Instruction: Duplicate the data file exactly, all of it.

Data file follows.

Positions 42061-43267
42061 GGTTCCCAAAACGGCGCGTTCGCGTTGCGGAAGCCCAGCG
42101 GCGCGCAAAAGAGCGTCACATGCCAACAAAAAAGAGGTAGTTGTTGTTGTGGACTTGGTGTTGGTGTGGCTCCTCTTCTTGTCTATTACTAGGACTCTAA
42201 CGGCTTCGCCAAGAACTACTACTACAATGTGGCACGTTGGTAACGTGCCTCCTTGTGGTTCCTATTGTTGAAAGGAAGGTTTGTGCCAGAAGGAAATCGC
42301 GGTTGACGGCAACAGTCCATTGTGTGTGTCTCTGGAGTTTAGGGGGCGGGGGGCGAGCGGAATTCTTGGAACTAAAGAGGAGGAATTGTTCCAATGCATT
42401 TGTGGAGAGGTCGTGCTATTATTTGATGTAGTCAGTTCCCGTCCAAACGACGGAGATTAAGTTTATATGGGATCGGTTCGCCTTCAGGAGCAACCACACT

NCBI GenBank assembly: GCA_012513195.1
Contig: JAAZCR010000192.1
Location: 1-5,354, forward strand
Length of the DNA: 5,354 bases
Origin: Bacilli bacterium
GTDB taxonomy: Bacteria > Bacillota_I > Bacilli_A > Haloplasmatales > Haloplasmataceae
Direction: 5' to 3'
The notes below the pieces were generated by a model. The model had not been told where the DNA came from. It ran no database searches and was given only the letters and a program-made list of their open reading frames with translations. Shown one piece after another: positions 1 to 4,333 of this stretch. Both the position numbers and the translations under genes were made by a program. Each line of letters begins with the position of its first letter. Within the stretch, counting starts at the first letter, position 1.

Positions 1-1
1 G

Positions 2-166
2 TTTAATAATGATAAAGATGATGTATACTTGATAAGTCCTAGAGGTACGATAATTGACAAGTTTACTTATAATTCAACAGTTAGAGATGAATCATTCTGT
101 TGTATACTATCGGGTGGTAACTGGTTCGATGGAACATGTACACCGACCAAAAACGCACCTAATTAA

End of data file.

Positions 42061-43267
42061 GGTTCCCAAAACGGCGCGTTCGCGTTGCGGAAGCCCAGCG
42101 GCGCGCAAAAGAGCGTCACATGCCAACAAAAAAGAGGTAGTTGTTGTTGTGGACTTGGTGTTGGTGTGGCTCCTCTTCTTGTCTATTACTAGGACTCTAA
42201 CGGCTTCGCCAAGAACTACTACTACAATGTGGCACGTTGGTAACGTGCCTCCTTGTGGTTCCTATTGTTGAAAGGAAGGTTTGTGCCAGAAGGAAATCGC
42301 GGTTGACGGCAACAGTCCATTGTGTGTGTCTCTGGAGTTTAGGGGGCGGGGGGCGAGCGGAATTCTTGGAACTAAAGAGGAGGAATTGTTCCAATGCATT
42401 TGTGGAGAGGTCGTGCTATTATTTGATGTAGTCAGTTCCCGTCCAAACGACGGAGATTAAGTTTATATGGGATCGGTTCGCCTTCAGGAGCAACCACACT

NCBI GenBank assembly: GCA_012513195.1
Contig: JAAZCR010000192.1
Location: 1-5,354, forward strand
Length of the DNA: 5,354 bases
Origin: Bacilli bacterium
GTDB taxonomy: Bacteria > Bacillota_I > Bacilli_A > Haloplasmatales > Haloplasmataceae
Direction: 5' to 3'
The notes below the pieces were generated by a model. The model had not been told where the DNA came from. It ran no database searches and was given only the letters and a program-made list of their open reading frames with translations. Shown one piece after another: positions 1 to 4,333 of this stretch. Both the position numbers and the translations under genes were made by a program. Each line of letters begins with the position of its first letter. Within the stretch, counting starts at the first letter, position 1.

Positions 1-1
1 G

Positions 2-166
2 TTTAATAATGATAAAGATGATGTATACTTGATAAGTCCTAGAGGTACGATAATTGACAAGTTTACTTATAATTCAACAGTTAGAGATGAATCATTCTGT
101 TGTATACTATCGGGTGGTAACTGGTTCGATGGAACATGTACACCGACCAAAAACGCACCTAATTAA